First, San Francisco-based commuters to Google got buses with plush seats and free WiFi. Now, they are getting security.
In recent days, men with earpieces have closely monitored passengers boarding Google commuter buses at the site of at least one bus stop in San Francisco's Mission District. Their presence comes a few weeks after Google buses were targeted by protesters who blame tech-industry employees for rising city rents.
Gone are the days when mentioning Google as an employer gave young technology workers a certain counterculture credibility. As the company has expanded well beyond its Web search-engine roots to become a behemoth encompassing advertising, smartphones, finance and social networking, it has gone from scrappy start-up to a Goliath that many resent for its power.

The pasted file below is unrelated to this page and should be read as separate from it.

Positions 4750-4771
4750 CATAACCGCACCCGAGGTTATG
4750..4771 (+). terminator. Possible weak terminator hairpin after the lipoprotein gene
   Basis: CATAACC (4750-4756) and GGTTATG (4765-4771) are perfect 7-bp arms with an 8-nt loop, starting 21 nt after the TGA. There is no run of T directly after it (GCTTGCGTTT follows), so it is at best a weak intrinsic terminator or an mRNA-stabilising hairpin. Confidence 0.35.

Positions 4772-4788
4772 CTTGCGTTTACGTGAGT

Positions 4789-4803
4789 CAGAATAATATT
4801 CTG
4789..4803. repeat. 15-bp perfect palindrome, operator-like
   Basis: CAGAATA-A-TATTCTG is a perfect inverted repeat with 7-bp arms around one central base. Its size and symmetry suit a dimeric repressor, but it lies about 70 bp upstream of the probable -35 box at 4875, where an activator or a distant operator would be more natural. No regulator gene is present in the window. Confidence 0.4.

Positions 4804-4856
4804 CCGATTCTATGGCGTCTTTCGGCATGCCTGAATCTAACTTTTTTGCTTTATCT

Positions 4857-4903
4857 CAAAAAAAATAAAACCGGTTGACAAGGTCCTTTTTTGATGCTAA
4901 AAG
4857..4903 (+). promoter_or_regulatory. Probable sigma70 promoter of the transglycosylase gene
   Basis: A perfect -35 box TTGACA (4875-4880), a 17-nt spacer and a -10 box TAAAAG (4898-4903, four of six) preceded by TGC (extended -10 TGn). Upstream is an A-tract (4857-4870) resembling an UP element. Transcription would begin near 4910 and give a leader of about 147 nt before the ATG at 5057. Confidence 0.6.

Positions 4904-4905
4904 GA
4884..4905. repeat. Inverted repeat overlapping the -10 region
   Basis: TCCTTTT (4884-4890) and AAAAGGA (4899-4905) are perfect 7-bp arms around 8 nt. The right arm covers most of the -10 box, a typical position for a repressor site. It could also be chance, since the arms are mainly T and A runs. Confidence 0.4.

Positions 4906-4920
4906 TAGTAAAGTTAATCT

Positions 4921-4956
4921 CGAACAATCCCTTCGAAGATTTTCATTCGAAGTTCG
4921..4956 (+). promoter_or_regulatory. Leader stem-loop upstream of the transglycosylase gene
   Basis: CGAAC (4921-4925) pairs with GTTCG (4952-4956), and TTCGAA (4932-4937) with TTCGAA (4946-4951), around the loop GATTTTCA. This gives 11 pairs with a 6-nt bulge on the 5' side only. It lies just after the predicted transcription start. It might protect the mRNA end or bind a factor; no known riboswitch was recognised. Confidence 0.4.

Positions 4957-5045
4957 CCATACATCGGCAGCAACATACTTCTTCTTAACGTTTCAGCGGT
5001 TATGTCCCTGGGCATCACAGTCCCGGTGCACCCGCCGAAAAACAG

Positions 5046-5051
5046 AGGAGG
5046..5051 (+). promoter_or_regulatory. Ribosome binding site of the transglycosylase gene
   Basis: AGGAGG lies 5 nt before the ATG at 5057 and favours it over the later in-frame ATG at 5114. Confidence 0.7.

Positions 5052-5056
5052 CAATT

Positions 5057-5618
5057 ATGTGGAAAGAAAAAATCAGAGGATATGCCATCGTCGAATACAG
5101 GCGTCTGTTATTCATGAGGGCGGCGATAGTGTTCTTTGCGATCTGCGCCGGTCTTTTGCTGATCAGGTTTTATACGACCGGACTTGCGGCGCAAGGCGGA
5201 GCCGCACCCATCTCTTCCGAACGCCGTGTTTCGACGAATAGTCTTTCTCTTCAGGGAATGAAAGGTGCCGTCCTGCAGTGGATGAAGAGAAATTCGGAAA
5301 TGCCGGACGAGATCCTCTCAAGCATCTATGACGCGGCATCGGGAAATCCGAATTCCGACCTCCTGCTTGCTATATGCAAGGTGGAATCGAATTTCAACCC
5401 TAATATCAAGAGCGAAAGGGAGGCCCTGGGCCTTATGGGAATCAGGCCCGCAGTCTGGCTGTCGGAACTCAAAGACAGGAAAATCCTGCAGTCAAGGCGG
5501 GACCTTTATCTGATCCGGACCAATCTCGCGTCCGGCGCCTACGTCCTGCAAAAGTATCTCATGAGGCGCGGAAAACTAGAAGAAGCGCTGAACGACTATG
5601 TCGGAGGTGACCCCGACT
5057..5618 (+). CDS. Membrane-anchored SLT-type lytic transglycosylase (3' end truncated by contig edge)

In San Francisco, many long-time residents believe the influx of richly compensated workers at Google and other big technology companies such as Facebook Inc and Twitter Inc has pushed rents to unaffordable levels in neighborhoods that once were homes to the working class.
(Read more: Protesters block Google bus)
Technology companies have grown more aware of the tensions. They recently reached an agreement with the city of San Francisco governing the use of municipal bus stops. Google recently began to experiment with a privately chartered boat that can transport some of its employees living in San Francisco to its offices.
And Google may be taking extra steps to protect its workers at the bus stops it uses in San Francisco.